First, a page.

Timelines are pain and sometimes clients don’t seem to be on the same timeline that we are. But this was a source of frustration in the retail world as well.
We try and remove the things that will cause slow downs. This is usually content. So we are trying to get them to let us do the content of the initial launch and then they can take it over. If we handle it all, we hit our deadlines. If they do the content, there’s a pretty good chance it will be delayed. Everyone always underestimates the amount of time it will take to do the project. Us included.
Do the timelines include what is needed from them and when milestones of the project maybe achieved?
Yes, we have all the meetings laid out and when things are due. We don’t stick to dates as much as average time between meetings. Dates tend to burn us and not the clients.
If a client changed their mind on the navigation after approving it and the design mocks, how would your department handle that? Would the projects timeline change or just the navigation? Do you have them sign-off on different stages?
We have Change Orders for massive changes to different pieces. This way they know this is going to cost more money. Personally, this tends to happen a lot with different clients. With those clients, we know how we should build the navigation to allow for changes. That’s the best thing about CMS, we have no problems with changing navigation on the fly. We shy away from horizontal navs for clients that are unsure about growth. I think sign-offs would help discourage changes but sometimes it just leads to client frustration. I think a lot of these issues can be solved by education up front.
What do you do as a team to ensure that your group’s resources (time, manpower, etc) is respected by clients and the university? What systems do you have in place to prevent scope creep and other issues that may impede progress?
Charging clients usually helps us with scope creep but spending a lot of time on IA, wireframe, design and creative brief (we always go back to the creative brief) has helped us tremendously. Those Change Orders are effective as well when they see the costs of changing their minds. Plus pushing projects back. We also remind them of their timeline and how we can make changes after the launch.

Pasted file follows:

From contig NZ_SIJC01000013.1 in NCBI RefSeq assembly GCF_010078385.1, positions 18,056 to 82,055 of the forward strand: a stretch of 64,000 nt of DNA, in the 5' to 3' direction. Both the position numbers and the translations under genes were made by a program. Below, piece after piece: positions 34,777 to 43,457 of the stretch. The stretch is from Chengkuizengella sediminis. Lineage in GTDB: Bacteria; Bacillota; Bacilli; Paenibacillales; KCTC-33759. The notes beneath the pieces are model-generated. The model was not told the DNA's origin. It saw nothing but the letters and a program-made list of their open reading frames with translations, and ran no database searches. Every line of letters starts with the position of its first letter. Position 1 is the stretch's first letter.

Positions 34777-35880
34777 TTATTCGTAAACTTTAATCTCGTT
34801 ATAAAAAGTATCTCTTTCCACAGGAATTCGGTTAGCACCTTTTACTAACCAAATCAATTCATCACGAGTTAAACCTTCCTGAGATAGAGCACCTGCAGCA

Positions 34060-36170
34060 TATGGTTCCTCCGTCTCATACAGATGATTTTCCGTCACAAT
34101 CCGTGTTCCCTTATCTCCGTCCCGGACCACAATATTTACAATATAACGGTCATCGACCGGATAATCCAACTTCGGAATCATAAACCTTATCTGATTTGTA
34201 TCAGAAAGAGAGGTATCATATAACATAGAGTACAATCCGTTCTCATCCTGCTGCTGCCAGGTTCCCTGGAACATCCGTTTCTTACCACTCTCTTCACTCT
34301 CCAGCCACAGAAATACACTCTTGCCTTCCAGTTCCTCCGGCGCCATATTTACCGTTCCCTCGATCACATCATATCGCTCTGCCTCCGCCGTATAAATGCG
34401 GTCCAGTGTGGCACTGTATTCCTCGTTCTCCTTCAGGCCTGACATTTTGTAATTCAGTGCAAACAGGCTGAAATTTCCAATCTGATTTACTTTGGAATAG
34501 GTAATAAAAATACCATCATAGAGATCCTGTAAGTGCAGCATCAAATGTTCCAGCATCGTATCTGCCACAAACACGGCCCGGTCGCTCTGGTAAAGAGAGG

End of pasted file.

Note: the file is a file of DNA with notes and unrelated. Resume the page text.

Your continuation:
Do you have a project manager, in the traditional since? How are maintenance requests, project requests and other random e-mails managed?
We have an account manager and a project manager. Account managers deal with strategy and clients. Project managers are internal. I wish we had more.
Maintenance is handled by our Web Support Developer. He does everything and charges for it and only brings in the account manager if the change is bigger than he can handle on his own. He logs all of his time in workamajig and charges out for it.
If you do offer maintenance and a CMS, what agreements and rules do you have in place for these services, if any.
We don’t do agreements for the CMS and support – it is just provided. We are currently running into some issues with costs with the system we built and are in talks with OIT for internal support. We charge the clients but haven’t been taking this system into the initial costs of the billing. This may change soon since our system is getting bigger. 150 sites and growing.
Hope this helps. BTW, we always tweaking the system.
Then I asked the emailer if I could use this as a blog post. They said, “Yes.” So here it is. Any questions?